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A Perspective from Michael McCain, Executive Chair (and former CEO) of Maple Leaf Foods

Michael McCain

I am Michael McCain, former CEO and now Executive Chair of Maple Leaf Foods. We have been making food for generations of Canadians and are pursuing a vision to be the most sustainable protein company on earth. Everything we do at Maple Leaf is firmly rooted in our values. This requires that we act lawfully, responsibly and with integrity.

I am proud of our company and our industry. Yet trust in the food industry, and now in our company, has been called into question with respect to pricing practices. In the current environment, given the toll that inflation, particularly rising food prices, is having on consumers, I can understand why some are looking to find someone or something to blame. Trust is a fragile matter. Consistent with our history, I want to be clear and fully transparent by addressing recent headlines suggesting that Maple Leaf Foods or me personally, may have condoned or participated in alleged price fixing activities at Canada Bread that date back 15 to 20 years.

The headlines have referenced an internal email sent on my behalf in 2007 as evidence that I was involved in some sort of pricing conspiracy. I am deeply concerned at how my words have been misconstrued and misunderstood in a way that has contributed to some people questioning their trust in our industry and in our company. 

While lawyers have urged me to remain silent because of potential future litigation, that is simply not in my nature. I am compelled to set the record straight — to share, in my words, what the email was and what it wasn’t. 

Let’s start with what the email was. It was a note sent to some members of the executive teams at both Maple Leaf Foods and Canada Bread when we were a shareholder. I was relaying a conversation that I had with a senior executive of a retail customer regarding a range of business activities, including category strategies, that the customer thought had been successful. My practice was to spend as much time as I could speaking to customers about strategy.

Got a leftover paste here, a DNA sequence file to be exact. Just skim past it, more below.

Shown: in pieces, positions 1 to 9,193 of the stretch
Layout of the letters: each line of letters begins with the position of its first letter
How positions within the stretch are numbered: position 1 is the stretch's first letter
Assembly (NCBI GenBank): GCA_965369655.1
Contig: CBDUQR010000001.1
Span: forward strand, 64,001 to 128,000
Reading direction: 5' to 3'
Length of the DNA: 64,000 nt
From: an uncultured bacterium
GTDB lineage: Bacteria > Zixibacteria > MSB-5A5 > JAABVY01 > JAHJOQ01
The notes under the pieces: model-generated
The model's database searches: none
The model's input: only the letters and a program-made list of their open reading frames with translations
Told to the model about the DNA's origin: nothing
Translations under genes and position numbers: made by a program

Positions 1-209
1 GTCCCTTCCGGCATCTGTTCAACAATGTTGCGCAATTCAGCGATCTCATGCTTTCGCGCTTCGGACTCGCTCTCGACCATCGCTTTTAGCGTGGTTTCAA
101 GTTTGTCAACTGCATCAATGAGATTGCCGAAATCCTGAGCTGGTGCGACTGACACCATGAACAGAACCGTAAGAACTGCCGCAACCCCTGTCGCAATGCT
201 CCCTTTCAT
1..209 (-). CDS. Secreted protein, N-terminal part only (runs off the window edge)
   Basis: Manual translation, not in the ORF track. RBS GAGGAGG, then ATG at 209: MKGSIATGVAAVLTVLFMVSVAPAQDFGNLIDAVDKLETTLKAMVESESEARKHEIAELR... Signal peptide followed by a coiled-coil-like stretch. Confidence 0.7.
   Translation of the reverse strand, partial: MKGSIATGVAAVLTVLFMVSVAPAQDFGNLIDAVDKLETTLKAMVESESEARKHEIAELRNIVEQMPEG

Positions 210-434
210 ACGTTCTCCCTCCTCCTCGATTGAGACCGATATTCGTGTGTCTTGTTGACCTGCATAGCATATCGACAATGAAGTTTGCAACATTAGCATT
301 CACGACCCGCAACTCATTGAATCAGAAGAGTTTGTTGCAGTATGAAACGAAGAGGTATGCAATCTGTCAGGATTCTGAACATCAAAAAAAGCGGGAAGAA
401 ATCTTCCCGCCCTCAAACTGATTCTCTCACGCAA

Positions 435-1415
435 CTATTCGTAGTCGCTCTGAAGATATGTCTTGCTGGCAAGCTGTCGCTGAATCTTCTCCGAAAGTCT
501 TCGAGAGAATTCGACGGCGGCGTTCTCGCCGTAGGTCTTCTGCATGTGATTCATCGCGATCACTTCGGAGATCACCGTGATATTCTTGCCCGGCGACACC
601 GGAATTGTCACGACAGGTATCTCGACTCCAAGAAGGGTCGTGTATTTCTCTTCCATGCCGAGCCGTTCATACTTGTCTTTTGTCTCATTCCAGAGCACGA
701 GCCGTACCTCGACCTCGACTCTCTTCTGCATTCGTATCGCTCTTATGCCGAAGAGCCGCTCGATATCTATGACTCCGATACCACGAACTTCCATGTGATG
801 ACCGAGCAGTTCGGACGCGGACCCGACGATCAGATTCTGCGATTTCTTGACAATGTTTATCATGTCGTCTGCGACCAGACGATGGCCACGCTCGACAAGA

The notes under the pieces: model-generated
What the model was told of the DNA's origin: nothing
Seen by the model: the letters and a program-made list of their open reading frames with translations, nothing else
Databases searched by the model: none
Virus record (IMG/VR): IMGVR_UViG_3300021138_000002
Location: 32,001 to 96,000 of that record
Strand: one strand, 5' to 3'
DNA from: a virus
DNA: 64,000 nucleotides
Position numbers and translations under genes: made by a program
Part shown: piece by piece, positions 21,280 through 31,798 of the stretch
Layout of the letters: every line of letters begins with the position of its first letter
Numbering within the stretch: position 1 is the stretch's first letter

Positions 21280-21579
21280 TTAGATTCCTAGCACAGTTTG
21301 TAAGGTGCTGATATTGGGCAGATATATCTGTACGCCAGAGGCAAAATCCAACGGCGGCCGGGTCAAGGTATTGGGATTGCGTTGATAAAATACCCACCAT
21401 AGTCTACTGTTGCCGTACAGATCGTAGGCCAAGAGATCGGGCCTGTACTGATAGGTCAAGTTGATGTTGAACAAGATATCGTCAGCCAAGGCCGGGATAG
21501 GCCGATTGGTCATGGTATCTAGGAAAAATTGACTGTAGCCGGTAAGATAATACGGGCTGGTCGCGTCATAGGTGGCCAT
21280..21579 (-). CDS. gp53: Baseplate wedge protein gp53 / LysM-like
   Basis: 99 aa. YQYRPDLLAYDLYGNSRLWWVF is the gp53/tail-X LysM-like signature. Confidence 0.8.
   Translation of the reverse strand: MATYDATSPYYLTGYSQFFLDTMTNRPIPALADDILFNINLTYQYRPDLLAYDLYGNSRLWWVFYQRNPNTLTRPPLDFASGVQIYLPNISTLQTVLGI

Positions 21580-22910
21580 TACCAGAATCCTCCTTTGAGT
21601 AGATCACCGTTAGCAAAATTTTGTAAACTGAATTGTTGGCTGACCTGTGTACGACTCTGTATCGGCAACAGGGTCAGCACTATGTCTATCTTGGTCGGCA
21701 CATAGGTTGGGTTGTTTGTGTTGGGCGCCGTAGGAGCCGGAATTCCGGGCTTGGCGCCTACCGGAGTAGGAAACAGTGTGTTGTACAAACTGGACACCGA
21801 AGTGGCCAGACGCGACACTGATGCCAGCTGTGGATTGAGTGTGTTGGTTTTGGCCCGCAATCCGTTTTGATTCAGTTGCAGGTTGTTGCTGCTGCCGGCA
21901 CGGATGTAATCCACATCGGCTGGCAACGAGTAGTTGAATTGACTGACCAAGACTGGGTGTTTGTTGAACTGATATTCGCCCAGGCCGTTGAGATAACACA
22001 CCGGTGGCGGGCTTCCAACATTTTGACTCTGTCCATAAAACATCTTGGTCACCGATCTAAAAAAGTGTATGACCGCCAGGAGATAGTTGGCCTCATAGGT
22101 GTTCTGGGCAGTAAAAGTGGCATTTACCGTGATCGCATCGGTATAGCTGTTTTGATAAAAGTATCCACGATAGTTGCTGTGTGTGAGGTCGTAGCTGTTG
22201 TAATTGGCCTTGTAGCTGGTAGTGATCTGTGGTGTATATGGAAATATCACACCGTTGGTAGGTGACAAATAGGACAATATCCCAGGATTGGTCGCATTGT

What does this mean? The activities described in the email reflect basic category management, a very common practice used for decades in all food and consumer packaged goods businesses in Canada and elsewhere. Retailers expect their suppliers to provide value by making recommendations on how to effectively merchandise their products. Category management includes a combination of product innovation, stocking, product mix, placement, displays, promotional strategies and pricing, to maximize consumer experience, sales, profitability and operational efficiency. It is a routine and lawful part of retail merchandising.

Talking about “pricing” or “managing category profit up” does not mean that something illegal was happening. At the end of the day, while a supplier like us can make recommendations, every retailer makes its own decisions on what it is going to sell, how it is going to sell those products, and the prices it charges. It is a highly competitive environment. 

Here is what the email was not. It was not a communication with any competitor, it did not describe a communication with a competitor, and it was not about price fixing or any other kind of unlawful activity in any category.  

When we make mistakes, we own up to them. If we do something wrong, we stand up and take responsibility. I have read and re-read the email (and hundreds of similar ones), reflected on the conversations surrounding it, and I can say unequivocally that it had nothing to do with price fixing. It had everything to do with trying to run a profitable business that supports our customers, engages consumers, and delivers the food people need.   

As for Canada Bread, what I can say with confidence is that the allegations simply do not line up with what I observed while we were a shareholder, nor do they line up with what we found in our records. We continue to believe that the pricing practices of Canada Bread were responsible, consistent with industry practice, and above all, lawful.

This gives rise to the obvious question as to why some companies have chosen to admit guilt when we see no evidence of wrongdoing. Candidly, we don’t know the answer. We weren’t contacted or consulted about the plea arrangements that others have made, nor were we given the opportunity to respond. We do know that these types of investigations incentivize parties to admit guilt in order to reduce or eliminate their legal or financial exposure. We do not know why other companies made the admissions they did, and we can only lean on our own experience and investigation of the facts. We see nothing to support claims of unlawful behaviour and will defend allegations to the contrary as vigorously as humanly possible.